As the number of American fatalities from the coronavirus pandemic approaches 100,000, the heartbreaking tally stands in contrast with Donald Trump's repeated predictions that the total would never reach this point. Similarly, conservative economist Kevin Hassett created a "cubic fit" model, embraced by many in the White House, which projected that the daily fatalities from COVID-19 would drop to zero by last week.
Tragically, the predictions from the president and his team were wrong. So, too, was Vice President Mike Pence, who offered a bold forecast in late April.
"I truly do believe that if we all continue to do that kind of social distancing and other guidance broadly from federal and state officials, that we're going to put this coronavirus in the past," Pence said on Geraldo Rivera's radio show Friday. "I believe by early June we're going to see our nation largely past this epidemic.... I think honestly, if you look at the trends today, that I think by Memorial Day weekend we will have this coronavirus epidemic behind us," he added.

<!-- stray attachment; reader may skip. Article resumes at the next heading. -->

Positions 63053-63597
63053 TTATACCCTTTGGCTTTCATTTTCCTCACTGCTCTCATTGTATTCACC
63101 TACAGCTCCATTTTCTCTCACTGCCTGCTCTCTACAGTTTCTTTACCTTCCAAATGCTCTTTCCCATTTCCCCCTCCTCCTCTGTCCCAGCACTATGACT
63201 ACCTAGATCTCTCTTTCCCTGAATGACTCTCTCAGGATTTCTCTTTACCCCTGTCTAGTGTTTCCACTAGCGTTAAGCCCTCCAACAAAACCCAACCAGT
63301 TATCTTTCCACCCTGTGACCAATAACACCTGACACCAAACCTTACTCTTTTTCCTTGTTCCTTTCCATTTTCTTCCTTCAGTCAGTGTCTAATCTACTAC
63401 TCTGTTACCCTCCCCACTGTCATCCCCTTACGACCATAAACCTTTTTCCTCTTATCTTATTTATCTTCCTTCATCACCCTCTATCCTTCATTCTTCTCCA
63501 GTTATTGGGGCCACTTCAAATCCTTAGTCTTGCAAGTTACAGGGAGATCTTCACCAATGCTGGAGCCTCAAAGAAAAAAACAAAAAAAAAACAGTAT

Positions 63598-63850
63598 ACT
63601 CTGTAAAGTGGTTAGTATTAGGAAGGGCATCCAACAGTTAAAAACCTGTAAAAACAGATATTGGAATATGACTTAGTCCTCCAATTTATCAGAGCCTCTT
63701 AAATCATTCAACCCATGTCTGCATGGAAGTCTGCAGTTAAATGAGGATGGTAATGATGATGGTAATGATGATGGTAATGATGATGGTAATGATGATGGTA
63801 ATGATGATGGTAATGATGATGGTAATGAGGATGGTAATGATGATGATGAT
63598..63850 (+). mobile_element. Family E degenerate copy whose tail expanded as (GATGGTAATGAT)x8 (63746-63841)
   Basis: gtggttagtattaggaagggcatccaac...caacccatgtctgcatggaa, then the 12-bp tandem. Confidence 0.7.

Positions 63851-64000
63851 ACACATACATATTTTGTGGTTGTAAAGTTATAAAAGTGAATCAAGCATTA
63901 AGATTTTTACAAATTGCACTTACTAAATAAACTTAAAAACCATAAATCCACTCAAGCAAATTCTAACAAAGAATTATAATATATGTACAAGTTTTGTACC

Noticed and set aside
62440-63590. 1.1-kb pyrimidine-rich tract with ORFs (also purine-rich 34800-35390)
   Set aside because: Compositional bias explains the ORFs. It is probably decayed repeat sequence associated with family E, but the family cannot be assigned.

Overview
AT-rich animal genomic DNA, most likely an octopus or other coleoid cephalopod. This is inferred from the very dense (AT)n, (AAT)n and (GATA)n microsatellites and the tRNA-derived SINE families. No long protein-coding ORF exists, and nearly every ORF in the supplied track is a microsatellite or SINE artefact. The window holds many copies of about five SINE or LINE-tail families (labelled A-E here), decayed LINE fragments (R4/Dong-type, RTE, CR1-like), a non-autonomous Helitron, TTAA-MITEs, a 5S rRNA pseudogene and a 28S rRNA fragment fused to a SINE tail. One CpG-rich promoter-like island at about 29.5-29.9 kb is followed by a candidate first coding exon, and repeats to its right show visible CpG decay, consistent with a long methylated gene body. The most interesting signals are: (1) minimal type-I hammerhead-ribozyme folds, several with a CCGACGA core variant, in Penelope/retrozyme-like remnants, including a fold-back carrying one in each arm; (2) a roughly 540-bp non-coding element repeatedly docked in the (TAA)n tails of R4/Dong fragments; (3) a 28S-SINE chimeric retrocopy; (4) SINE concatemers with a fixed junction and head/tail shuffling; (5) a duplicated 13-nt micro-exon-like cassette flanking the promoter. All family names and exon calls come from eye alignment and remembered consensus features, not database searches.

Even at the time, this was a difficult assessment to take seriously. Finding a credible public-health expert who believed the crisis would be "behind us" by this point was effectively impossible, and yet, the vice president -- the official ostensibly leading the official White House coronavirus task force before its demise -- took this message to a national broadcast audience anyway.
Now that Memorial Day weekend has come and gone, and the crisis is obviously not "behind us," we now know that the public-health authorities were right and the Indiana Republican was not.
The goal here is not to point and laugh at Pence for peddling misguided happy talk. Rather, what I think matters is that Team Trump keeps taking unrealistic predictions to the public with little chance of success.
And yet, the White House is undeterred, telling Americans that a vaccine will be available this year; the economy is poised for an immediate rebound; and there's no reason to be concerned about a second wave.
What the public needs is accurate and reliable information from credible officials Americans can count on. What the public has is ... something very different.